In Judaism, Mishnah Yomis (Hebrew: משנה יומית "The Daily Study of the Mishnah") refers to the Torah study cycle in which two Mishnayos (brief collections of rulings dealing with the Oral Law) are learned every day.
Although Jews have been studying the Mishnah ever since it was first compiled about 2000 years ago, this systematic cycle was first established in 1948 by Rabbi Yonah Sztencl. His goal in creating the Mishnah Yomis cycle was to memorialize the Jews that were killed in the Holocaust, through a global studying of the Mishnah. He also wanted to provide a realistic way for even a simple, working Jew to familiarize himself with the six orders of the Mishnah, upon which the Jewish system of law is based. In just 6 years, anyone can learn the entire set of 4,192 Mishnayos.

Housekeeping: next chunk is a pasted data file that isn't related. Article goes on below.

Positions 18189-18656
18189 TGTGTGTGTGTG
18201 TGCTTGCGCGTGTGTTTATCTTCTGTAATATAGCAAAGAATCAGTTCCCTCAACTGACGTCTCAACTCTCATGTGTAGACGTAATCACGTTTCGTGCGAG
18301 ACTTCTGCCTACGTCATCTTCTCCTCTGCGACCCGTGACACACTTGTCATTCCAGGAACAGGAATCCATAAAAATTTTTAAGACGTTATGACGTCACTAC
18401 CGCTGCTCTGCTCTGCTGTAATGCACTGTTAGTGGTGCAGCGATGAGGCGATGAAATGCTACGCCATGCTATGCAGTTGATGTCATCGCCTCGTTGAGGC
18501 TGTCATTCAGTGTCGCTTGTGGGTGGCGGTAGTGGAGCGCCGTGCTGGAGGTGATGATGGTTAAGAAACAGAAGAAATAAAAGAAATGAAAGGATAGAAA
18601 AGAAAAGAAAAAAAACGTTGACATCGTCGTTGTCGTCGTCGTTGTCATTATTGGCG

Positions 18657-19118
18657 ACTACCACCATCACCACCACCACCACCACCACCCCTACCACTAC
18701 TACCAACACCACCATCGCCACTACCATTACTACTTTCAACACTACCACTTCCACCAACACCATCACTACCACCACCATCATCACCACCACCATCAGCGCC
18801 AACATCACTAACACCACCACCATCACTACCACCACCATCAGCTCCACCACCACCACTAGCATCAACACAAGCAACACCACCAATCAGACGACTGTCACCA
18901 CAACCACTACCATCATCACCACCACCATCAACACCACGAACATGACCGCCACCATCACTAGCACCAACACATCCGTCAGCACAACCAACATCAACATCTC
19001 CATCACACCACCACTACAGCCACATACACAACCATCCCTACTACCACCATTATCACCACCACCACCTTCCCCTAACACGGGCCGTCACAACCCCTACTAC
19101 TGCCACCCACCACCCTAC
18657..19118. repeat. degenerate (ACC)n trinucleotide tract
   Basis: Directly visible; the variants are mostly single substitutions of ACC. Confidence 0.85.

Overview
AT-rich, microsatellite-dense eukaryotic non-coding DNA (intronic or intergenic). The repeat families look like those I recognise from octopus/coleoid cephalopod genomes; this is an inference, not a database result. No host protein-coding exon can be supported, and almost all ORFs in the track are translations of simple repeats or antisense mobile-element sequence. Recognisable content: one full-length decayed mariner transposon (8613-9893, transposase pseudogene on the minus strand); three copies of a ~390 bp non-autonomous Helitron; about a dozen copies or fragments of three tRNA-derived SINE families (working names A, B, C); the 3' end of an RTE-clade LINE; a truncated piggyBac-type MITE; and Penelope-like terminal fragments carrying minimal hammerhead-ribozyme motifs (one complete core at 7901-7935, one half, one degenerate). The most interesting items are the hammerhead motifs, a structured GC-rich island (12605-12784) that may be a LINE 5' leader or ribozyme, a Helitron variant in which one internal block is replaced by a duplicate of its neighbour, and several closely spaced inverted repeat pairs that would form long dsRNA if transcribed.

The previous Mishnah Yomis cycle, the 12th, began on 22 Tamuz 5770 (July 4, 2010). The current cycle began on Wednesday, 20 Adar-B 5776 (March 30, 2016).
The current daily sections being studied can be found at dafyomi.co.il/calendars/myomi/todays_mishnah.php and www.mishnahyomit.com, along with recordings and discussion for each. A PDF calendar for the whole current year is found at www.mishnahyomit.com.
Other study cycles:
- Shnayim mikra ve-echad targum (Weekly Torah portion with Rashi) - weekly or daily study (1-year cycle)
- Daf Yomi (entire Talmud) - daily study (approx 7-year cycle); Amud Yomi (approx 14-year cycle)
- Halacha Yomis - daily study (4-year cycle)
- Mishneh Torah - daily study (2.5- or 5-year cycle)
- Mishnah Berurah Yomit - daily study (1- or 3-year cycle)
- Kitzur Shulchan Aruch Yomi - daily study (1-year cycle)
- Tanya - daily study (1-year cycle)